(iv) Electric furnaces : In these furnaces, electrical energy is converted into heat energy. Such furnaces are largely used where cheap power is available and very high temperatures are required and also for carrying electrolytic reduction. The electric furnaces are generally of three types :
(a) Induction furnace (b) Arc furnace and © Resistance furnace.
(a) Induction furnace : In this furnace the charge lying on the furnace bed or in a crucible constitute the secondary coil of an induction unit and the induced currents produced by making and breaking the primary circuit, heat up the material.
(b) Arc furnaces : Heat is generated by arcs and a temperature over 3000°C may be obtained. Carbon electrodes are used to carry the current and an arc is struck between them and the charge. Arc furnaces are of two types :
(i) Direct-heat (ii) Indirect-heat.
In the direct heat arc furnaces, arc is used to heat up a gas in which the arc is burning and in indirect heat arc furnace, the arc burns above the charge i.e., the arc radiates heat towards the charge.
© Resistance furnaces : Heat is generated by the resistance in the electric circuit. In some cases the material forming the charge may act as the resistance and in other cases, the body of furnace is made up of resistance material and this material cause heating. In some cases, rods of poorly conducting material are embedded into the charge which become intensely hot on passage of the current.
The materials which can withstand very high temperatures without melting or becoming soft are known as refractory materials. These are not affected by slags formed during the extraction of metals. These are used in the form of bricks for the internal linings of furnaces. Refractory materials used are of three types:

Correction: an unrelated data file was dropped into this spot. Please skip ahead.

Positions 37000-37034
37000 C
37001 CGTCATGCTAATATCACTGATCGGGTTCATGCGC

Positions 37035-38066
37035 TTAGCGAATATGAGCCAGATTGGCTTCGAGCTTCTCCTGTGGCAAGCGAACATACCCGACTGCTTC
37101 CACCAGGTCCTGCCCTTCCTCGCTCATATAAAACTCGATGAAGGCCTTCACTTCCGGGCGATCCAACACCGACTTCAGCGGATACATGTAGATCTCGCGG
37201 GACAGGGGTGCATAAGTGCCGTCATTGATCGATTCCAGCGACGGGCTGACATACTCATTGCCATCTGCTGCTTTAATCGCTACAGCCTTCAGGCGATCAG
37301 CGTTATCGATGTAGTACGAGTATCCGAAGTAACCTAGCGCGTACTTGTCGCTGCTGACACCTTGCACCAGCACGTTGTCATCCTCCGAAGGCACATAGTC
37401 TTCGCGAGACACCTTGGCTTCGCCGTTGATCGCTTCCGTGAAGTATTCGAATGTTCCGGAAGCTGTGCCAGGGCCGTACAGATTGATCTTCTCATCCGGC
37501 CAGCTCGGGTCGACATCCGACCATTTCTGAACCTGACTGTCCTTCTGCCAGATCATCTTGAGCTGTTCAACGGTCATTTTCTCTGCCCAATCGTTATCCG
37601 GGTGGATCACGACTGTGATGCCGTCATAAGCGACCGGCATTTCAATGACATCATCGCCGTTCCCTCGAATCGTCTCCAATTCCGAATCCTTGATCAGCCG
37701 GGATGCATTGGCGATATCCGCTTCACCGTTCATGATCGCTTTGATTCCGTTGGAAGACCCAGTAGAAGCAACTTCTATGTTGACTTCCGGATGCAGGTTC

(i) Acid refractories
(ii) Basic refractories
(iii) Neutral refractories
|Silica, quartz, silicious||Lime, dolomite, magnesite,||Graphite, chromite,|
|sand stones, etc.||etc., are the examples.||bone ash, etc., are the|
|are the examples.||examples.|
Silica (92% SiO2, 2.7% Al2O3) and quartz can tolerate temperatures upto about 1750°C, bauxite upto 1800°C, alumina upto 2000°C and magnesite, chromite, etc., upto 2200°C. Some carbides such as silicon carbide is used as refractory for special purposes.
The conversion of small pieces of substance into large one. The substance is partially fused so that smaller pieces join together to form larger one.
These compounds adsorb themselves on polar groups to grains of ores and thus derive them on the surface to pass on into the froth eg. ethyl xanthate
ACTIVATORS AND DEPRESSANTS
These compounds activate or depress the floating property of one of the components of the ore and thus help in the sepration of different minerals present in the same ore. CuSO4 is an example of activators, while sod and pot cyanides are the examples of depressants eg. in galena (PbS) is usually associated with sphalerite (ZnS) and FeS22. Floatation is carried out in presence of potassium ethyl xanthate (collector) and sod. Cyanide and alkali (depressants) the later compounds depress the floatation property of ZnS and FeS22 particals and hence only PbS particals go into the froth when air is blown in. After the removal of galena the procen is repeated by adding CuSO4 (activators) which activates the floating character of ZnS particals and thus time ZnS comes with the froth. The acidification of remaining slurry leads to the floatation of FeS22.